"YouTube got on board – they were in their early stages. And then radio stations ripped off the MP3 of it so they weren't even playing the clean recording of it. We didn't think anyone would play it so this track's success was really driven by the fans. We couldn't have scripted it any better."

Moving on to the band's latest release and this month sees the re-issue of 'Rock N Roll' but this time it's Deluxe. I ask Keith what makes it so Deluxe and he explains: "We are going to feature unreleased tracks and put out online special acoustic versions to go with the album that have never been aired before especially for the fans."

And being one of these eager fans, I ask what's on the setlist for Wembley? "Obviously our set is cut down, which is understood, so we are doing the greatest hits, get in and get out, and leave everyone wanting more."

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And they sure did this as the arena crowd was out of their seats, lapping it up and rocking and singing along as soon as they came on stage. You can see what happened right here.

So what's next for Buckcherry I ask? "We are going to wrap this tour up and then we're going back to North America for a little tour and then a larger stretch across Canada that will take us all the way to the end of November and then I think we are going to spend the rest of the year and the start of the new year making a new record. We've already started writing some stuff, there's always ideas flowing and we like to keep the ball rolling, not make the same record twice and enjoy ourselves in the process."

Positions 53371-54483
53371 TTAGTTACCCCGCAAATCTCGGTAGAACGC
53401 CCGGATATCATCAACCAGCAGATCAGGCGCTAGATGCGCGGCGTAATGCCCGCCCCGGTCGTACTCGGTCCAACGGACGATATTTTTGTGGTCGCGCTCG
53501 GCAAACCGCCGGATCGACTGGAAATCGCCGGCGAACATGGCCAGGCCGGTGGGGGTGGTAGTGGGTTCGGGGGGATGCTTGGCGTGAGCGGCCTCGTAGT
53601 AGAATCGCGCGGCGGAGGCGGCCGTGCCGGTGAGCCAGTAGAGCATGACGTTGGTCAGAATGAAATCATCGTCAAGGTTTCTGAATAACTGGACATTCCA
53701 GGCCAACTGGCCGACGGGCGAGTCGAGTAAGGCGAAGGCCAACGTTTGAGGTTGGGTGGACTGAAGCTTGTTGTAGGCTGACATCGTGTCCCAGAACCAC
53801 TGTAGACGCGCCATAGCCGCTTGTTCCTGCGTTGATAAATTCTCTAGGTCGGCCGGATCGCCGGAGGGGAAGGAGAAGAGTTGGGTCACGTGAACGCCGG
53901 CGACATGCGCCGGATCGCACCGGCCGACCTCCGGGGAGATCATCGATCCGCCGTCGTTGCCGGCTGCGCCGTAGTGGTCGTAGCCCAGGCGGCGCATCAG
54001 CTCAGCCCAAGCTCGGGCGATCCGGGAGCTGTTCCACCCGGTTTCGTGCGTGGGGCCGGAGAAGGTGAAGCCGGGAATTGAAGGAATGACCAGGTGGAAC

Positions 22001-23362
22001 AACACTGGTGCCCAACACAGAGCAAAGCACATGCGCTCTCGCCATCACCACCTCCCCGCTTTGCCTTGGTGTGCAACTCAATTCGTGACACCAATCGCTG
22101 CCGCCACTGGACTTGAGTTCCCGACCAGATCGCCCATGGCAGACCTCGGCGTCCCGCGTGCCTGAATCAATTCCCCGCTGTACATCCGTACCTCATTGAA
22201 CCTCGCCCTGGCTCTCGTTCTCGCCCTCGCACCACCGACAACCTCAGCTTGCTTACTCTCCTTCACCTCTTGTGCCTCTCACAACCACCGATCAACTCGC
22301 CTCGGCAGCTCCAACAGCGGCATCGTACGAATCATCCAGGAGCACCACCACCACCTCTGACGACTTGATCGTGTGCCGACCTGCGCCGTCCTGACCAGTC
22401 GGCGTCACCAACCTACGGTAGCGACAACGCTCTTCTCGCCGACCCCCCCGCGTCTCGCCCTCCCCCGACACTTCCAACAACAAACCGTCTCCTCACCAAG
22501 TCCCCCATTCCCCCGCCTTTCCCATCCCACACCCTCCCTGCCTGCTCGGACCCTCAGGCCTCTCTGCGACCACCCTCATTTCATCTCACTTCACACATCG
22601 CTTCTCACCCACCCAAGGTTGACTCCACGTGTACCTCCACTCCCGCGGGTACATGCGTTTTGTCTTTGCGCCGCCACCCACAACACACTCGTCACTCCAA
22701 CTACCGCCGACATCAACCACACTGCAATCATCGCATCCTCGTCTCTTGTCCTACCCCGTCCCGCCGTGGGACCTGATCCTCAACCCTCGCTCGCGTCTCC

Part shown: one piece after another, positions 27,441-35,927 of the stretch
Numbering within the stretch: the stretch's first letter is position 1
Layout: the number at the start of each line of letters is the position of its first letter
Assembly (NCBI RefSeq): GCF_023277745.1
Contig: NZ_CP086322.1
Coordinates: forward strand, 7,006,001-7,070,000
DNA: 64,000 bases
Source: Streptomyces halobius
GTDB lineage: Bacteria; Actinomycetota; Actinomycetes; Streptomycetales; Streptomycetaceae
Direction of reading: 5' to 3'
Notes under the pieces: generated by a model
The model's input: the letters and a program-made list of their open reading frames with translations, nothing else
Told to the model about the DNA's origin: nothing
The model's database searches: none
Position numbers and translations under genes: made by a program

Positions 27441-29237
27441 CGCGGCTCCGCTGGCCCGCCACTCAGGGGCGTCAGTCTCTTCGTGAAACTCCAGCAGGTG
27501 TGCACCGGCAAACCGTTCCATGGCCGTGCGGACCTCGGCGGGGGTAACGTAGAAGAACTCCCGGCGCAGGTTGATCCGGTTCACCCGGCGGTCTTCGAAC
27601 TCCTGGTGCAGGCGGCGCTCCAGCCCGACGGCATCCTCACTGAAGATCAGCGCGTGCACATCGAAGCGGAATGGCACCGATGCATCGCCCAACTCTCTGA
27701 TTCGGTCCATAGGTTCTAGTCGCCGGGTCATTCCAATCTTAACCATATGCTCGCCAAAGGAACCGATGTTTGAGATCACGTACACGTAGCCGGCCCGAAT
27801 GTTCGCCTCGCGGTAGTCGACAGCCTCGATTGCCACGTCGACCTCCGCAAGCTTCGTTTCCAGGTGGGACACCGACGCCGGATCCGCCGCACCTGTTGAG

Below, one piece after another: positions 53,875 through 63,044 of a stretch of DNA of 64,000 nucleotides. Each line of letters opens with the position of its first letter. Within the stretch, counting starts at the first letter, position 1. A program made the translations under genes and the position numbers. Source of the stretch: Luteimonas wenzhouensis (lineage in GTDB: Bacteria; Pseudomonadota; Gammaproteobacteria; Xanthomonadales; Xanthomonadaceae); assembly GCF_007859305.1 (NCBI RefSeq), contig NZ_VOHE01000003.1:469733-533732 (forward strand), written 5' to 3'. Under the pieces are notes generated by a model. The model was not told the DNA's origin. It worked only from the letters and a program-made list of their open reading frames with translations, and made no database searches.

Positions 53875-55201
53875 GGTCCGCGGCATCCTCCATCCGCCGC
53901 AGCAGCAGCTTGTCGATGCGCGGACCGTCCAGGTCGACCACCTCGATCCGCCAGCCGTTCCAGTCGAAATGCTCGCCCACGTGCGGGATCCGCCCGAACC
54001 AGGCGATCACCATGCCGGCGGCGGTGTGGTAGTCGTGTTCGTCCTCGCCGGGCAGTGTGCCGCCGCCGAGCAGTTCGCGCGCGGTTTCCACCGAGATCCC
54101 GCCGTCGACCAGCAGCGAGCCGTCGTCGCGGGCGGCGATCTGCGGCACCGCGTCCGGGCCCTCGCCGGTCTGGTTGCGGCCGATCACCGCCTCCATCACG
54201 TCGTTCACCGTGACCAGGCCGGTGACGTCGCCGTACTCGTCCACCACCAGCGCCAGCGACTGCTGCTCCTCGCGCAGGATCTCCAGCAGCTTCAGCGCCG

Sadly missing from this tour is bassist Kelly LeMieux, who has been battling with acute myeloid leukemia. Keith elaborates: "It was pretty dire when he was diagnosed. It was really sad, he went back home to Portland, hooked up with some amazing doctors and we're thrilled to report that he is doing really well.

"He's in remission and we are planning his triumphant return at the end of November. We're in touch all the time. He's ready to get back on stage. The fan outpouring has been amazing and humbling. We have some t-shirts for sale on our Pledge Music site and all the money goes direct to paying Kelly's medical bills." So come on Brits, let's cough up as fighting cancer in the USA is not cheap.

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I finish up asking Keith if it's still great being in Buckcherry. Keith laughs and says it doesn't suck: "It has its ups and downs for sure. A career in the music business has been amazing, inspiring, heart-breaking and demoralising. You really run the whole gamut of emotions making music you think is your most brilliant work and it's not received commercially the way you hope it would be - but then in the same token you exceed any goals you had back in the day.

"If you had told me back in 1995 when we were putting that first record together that I'd be here 2016 doing this interview with you and about to play Wembley Arena I wouldn't have believed it. So what an incredible journey is has been."

The pleasure of this Crazy Bitch meeting this humble, thoughtful and honest dude was like having my cake and eating it (with the Buck-cherry on top).

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17.10.16